Those of you with experience of dealing with credit hire cases will know the difficulties faced when a hire agreement has no cancellation notice attached to it, or it is not in the correct and prescribed format, very often resulting in a non-enforceable contract and no credit hire charges being recovered. These arguments, under the Cancellation of Contracts made in a Consumer’s Home or Place of Work, etc Regulations 2008, have been the subject of extensive litigation.
The 2013 Regulations came into force on 13th June 2014 and apply to all contracts entered into on or after that date. The 2008 regulations still apply to all contracts entered into before 13th June 2014 but after the 2008 regulations came into force.
So the existence of the 2013 regulations is slightly old news, you might think: the regulations have been in force since June 2014. But it would have taken some time for credit hire/repair agreements entered into after 13th June 2014 to start coming through the litigation process and landing on your desks. If they have not yet, then they are likely to do very soon.
Once they do, the old 2008 regulations arguments will not be of any assistance. Now might be the time to have a look at the new regulations in quite some detail – link to full regulations http://www.legislation.gov.uk/uksi/2013/3134/contents/made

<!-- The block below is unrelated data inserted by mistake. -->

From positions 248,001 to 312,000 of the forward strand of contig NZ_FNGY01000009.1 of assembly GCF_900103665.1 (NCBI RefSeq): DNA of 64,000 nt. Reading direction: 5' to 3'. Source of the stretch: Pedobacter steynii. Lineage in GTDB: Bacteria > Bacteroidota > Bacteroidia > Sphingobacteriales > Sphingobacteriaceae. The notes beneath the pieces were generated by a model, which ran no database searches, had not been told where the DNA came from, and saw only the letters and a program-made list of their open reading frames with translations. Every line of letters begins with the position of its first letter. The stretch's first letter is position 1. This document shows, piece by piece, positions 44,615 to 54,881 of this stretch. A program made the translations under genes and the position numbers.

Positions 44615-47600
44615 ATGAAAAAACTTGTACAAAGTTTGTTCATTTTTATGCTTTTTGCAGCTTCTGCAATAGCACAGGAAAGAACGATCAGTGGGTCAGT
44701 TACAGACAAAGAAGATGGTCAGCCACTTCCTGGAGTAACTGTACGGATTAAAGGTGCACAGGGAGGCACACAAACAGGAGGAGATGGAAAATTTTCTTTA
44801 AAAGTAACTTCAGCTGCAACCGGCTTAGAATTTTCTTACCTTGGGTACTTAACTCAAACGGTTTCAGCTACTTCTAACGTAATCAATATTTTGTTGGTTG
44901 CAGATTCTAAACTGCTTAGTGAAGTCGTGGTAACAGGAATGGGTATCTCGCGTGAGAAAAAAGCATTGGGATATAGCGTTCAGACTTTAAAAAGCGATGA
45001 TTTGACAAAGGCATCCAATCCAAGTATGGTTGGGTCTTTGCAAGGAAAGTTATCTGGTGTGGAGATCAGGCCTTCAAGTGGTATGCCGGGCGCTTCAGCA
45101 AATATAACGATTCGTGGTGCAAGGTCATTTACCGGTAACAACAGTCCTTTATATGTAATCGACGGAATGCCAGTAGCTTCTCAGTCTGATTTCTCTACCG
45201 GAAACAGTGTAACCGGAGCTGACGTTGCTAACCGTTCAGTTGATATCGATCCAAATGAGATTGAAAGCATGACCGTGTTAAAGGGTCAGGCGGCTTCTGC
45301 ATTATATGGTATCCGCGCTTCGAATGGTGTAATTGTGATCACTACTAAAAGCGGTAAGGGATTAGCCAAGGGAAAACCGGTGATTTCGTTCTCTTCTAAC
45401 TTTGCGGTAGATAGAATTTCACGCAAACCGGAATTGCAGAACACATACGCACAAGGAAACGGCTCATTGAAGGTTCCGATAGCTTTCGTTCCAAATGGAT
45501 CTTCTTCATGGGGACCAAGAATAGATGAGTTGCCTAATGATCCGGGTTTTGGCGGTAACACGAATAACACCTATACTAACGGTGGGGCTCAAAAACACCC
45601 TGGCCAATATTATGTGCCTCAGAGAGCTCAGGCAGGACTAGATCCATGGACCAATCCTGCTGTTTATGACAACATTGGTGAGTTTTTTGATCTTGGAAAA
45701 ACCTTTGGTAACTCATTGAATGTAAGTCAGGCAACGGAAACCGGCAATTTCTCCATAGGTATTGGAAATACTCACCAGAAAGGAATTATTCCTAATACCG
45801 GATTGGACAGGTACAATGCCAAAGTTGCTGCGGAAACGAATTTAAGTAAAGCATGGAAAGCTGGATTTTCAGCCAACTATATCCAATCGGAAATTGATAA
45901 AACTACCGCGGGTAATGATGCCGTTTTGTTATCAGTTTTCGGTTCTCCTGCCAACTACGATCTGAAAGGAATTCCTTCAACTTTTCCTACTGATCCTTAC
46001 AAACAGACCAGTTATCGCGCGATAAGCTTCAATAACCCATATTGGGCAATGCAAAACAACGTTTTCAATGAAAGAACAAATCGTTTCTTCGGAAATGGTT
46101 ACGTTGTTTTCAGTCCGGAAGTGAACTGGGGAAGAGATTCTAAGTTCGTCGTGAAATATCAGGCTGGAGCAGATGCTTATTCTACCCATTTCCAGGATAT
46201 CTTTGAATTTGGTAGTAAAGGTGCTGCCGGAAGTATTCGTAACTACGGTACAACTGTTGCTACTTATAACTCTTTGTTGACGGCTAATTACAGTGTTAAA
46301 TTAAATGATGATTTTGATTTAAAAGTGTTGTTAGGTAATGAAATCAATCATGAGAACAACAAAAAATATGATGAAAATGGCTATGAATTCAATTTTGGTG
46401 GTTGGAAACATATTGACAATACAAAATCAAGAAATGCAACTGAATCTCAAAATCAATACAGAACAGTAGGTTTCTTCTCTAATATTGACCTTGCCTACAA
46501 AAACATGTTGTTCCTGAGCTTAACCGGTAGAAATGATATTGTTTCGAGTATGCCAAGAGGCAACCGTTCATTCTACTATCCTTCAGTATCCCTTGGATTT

The first question you might want to ask of course is: do the 2013 regulations apply to credit hire/repair agreements?
The short answer is – they might.
You should also bear in mind that the scope is wider in that the regulations apply not only to contracts concluded at home or at the place of work but anywhere where both the consumer and the trader are simultaneously present, except the business premises of the trader (regulation 5).
The longer answer is that there are a number of new provisions/definitions in the 2013 regulations that might be interpreted in a number of different ways or are open to argument by either side. The likelihood is that the arguments will still centre around the provision of a notice of the right to cancel (contained in Part 3 of the 2013 regulations) but also the provision of relevant information (contained in Part 2 of the 2013 regulations).
Here is a quick summary (but not an exhaustive list) of what the likely potential arguments might be:
Definition of consumer now includes an individual acting for purposes which are wholly or mainly outside that individual’s trade, business, craft or profession.
There might still be arguments that those occasional/part-time taxi drivers who use their car for social and domestic purposes too are still caught by the regulations.
Regulations don’t apply to a contract for services of a ‘credit’ nature.
Does this mean that provision of vehicle hire or repair services on credit is excluded and therefore the regulations do not apply at all?
Specified information in Schedule 2 must be provided before the contract becomes binding
Schedule 2 contains 24 separate items of information that must be provided